Nicaragua



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Nicaragua Economy 2005


Economy - overview: Nicaragua, one of the hemisphere's poorest countries, faces low per capita income, massive unemployment, and huge external debt. Distribution of income is one of the most unequal on the globe. While the country has made progress toward macroeconomic stability over the past few years, GDP annual growth has been far too low to meet the country's needs. As a result of successful performance under its International Monetary Fund policy program and other efforts, Nicaragua qualified in early 2004 for some $4 billion in foreign debt reduction under the Heavily Indebted Poor Countries (HIPC) initiative. Even after this reduction, however, the government continues to bear a significant foreign and domestic debt burden. If ratified, the US-Central America Free Trade Agreement (CAFTA) will provide an opportunity for Nicaragua to attract investment, create jobs, and deepen economic development. While President BOLANOS enjoys the support of the international financial bodies, his internal political base is meager.
GDP (purchasing power parity): $12.34 billion (2004 est.)
GDP - real growth rate: 4% (2004 est.)
GDP - per capita: purchasing power parity - $2,300 (2004 est.)
GDP - composition by sector: agriculture: 20.7% industry: 24.7% services: 54.6% (2004 est.)
Labor force: 1.93 million (2004 est.)
Labor force - by occupation: agriculture 30.5%, industry 17.3%, services 52.2% (2003 est.)
Unemployment rate: 7.8% plus underemployment of 46.5% (2003 est.)
Population below poverty line: 50% (2001 est.)
Household income or consumption by percentage share: lowest 10%: 1.2% highest 10%: 45% (2001)
Distribution of family income - Gini index: 55.1 (2001)
Inflation rate (consumer prices): 9.3% (2004 est.)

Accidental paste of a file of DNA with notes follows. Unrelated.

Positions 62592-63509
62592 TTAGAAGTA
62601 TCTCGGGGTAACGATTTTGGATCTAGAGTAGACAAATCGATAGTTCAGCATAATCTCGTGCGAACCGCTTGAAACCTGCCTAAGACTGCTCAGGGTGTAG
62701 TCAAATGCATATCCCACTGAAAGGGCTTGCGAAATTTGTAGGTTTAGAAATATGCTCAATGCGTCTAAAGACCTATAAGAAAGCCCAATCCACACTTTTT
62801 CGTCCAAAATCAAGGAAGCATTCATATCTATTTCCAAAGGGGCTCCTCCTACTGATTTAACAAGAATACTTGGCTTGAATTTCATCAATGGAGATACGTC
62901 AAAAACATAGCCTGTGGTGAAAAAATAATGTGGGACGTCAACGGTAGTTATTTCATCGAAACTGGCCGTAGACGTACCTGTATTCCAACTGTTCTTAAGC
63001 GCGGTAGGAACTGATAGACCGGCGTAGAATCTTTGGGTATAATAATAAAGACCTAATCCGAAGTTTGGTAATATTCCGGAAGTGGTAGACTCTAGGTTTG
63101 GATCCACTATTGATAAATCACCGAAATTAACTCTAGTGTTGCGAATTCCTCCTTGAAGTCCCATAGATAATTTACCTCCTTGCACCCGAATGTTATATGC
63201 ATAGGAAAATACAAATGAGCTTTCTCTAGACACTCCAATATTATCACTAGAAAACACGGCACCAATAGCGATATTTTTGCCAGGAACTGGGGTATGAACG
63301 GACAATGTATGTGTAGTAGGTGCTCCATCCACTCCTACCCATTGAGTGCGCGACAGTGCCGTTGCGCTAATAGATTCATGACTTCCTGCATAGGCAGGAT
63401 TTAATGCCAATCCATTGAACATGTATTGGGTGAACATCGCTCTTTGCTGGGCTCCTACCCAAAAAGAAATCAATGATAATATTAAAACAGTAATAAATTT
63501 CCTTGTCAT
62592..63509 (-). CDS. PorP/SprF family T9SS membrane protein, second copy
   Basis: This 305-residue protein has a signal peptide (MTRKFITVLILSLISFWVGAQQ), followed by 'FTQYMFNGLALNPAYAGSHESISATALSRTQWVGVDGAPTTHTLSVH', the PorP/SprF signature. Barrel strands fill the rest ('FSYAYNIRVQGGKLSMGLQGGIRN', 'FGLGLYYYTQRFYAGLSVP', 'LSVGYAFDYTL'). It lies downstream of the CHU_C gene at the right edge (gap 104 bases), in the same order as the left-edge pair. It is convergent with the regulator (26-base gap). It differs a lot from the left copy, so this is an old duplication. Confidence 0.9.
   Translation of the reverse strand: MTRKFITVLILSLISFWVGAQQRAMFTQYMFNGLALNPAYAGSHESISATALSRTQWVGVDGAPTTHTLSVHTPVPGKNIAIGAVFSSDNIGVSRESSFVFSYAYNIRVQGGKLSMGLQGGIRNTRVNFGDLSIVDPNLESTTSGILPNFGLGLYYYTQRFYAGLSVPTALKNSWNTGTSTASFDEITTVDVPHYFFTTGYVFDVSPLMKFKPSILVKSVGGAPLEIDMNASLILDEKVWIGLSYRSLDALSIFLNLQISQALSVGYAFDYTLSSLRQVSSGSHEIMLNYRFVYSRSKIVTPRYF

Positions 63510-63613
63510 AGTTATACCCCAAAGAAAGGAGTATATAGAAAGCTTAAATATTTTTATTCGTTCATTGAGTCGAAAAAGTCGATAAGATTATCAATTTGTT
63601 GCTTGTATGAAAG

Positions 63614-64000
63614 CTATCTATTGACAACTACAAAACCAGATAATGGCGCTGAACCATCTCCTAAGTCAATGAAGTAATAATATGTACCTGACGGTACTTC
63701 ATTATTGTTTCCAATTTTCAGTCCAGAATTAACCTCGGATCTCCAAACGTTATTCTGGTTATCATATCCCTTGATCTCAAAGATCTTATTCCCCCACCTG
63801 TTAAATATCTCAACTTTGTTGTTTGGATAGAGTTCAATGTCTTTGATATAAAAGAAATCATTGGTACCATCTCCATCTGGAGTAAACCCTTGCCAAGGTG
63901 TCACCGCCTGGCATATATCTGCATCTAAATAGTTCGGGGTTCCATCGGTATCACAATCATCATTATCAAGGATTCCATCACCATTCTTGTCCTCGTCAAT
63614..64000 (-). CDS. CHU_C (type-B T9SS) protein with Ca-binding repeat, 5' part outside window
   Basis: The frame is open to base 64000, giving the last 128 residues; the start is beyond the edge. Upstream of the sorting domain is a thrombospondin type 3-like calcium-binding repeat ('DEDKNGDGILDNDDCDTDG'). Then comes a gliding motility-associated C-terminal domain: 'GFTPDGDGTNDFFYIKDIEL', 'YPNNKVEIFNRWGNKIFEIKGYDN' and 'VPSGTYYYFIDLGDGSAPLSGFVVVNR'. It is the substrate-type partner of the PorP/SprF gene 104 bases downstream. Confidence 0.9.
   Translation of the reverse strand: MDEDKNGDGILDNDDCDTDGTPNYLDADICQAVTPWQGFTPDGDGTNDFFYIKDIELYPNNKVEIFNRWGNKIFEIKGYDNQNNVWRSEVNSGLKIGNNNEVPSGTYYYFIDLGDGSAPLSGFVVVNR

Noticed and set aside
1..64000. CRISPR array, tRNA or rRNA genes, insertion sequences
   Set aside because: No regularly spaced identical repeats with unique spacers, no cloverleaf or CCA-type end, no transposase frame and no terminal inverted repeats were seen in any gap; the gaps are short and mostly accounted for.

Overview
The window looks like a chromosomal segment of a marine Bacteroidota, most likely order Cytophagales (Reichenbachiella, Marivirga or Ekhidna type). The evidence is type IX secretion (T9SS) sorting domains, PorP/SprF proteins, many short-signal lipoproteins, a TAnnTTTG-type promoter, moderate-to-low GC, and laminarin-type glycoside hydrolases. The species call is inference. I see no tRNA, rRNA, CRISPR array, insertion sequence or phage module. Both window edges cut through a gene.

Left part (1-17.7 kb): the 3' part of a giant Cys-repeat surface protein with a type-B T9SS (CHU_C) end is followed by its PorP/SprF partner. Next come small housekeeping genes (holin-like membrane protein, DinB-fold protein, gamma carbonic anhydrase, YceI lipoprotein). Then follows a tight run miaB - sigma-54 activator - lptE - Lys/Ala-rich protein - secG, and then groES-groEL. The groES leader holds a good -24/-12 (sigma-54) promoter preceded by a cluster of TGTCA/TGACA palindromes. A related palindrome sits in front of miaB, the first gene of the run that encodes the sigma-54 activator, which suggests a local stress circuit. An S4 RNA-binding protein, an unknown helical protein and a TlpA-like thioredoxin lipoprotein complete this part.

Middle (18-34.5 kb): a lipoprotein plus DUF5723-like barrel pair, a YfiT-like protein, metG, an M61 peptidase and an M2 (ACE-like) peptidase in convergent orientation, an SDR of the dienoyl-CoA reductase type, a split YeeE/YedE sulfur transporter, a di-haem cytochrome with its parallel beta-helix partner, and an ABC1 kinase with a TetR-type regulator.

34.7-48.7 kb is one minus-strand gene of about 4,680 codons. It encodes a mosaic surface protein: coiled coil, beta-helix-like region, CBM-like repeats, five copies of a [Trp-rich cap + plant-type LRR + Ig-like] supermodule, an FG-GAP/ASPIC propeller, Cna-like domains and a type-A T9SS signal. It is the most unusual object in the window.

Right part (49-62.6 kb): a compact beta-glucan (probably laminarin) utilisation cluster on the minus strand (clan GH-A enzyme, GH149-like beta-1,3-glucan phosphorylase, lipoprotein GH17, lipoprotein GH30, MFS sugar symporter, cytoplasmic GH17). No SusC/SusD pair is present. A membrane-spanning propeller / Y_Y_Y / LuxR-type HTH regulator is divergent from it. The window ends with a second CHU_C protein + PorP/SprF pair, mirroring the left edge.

Investment (gross fixed): 28% of GDP (2004 est.)
Budget: revenues: $725.5 million expenditures: $1.039 billion, including capital expenditures of NA (2004 est.)
Public debt: 69.5% of GDP (2004 est.)
Agriculture - products: coffee, bananas, sugarcane, cotton, rice, corn, tobacco, sesame, soya, beans; beef, veal, pork, poultry, dairy products
Industries: food processing, chemicals, machinery and metal products, textiles, clothing, petroleum refining and distribution, beverages, footwear, wood
Industrial production growth rate: 4.4% (2000 est.)
Electricity - production: 2.553 billion kWh (2002)
Electricity - consumption: 2.318 billion kWh (2002)
Electricity - exports: 6.8 million kWh (2002)
Electricity - imports: 15.3 million kWh (2002)
Oil - production: 0 bbl/day (2003 est.)
Oil - consumption: 25,770 bbl/day (2003 est.)
Oil - exports: 738 bbl/day (2003)
Oil - imports: 27,950 bbl/day (2003)
Current account balance: $-843.1 million (2004 est.)
Exports: $750 million f.o.b. (2004 est.)
Exports - commodities: coffee, beef, shrimp and lobster, tobacco, sugar, gold, peanuts
Exports - partners: US 64.8%, El Salvador 7%, Mexico 3.6% (2004)
Imports: $2.02 billion f.o.b. (2004 est.)
Imports - commodities: consumer goods, machinery and equipment, raw materials, petroleum products
Imports - partners: US 22.6%, Costa Rica 8.5%, Venezuela 8.4%, Guatemala 6.8%, Mexico 5.8%, El Salvador 4.9%, South Korea 4.5% (2004)
Reserves of foreign exchange and gold: $670 million (2004 est.)
Debt - external: $4.573 billion (2004 est.)
Economic aid - recipient: $541.8 million (2003)
Currency (code): gold cordoba (NIO)
Exchange rates: gold cordobas per US dollar - 15.937 (2004), 15.105 (2003), 14.251 (2002), 13.372 (2001), 12.684 (2000)
Fiscal year: calendar year

NOTE: The economy information regarding Nicaragua on this page is re-published from the 2005 World Fact Book of the United States Central Intelligence Agency. No claims are made regarding the accuracy of Nicaragua Economy 2005 information contained here. All suggestions for corrections of any errors about Nicaragua Economy 2005 should be addressed to the CIA.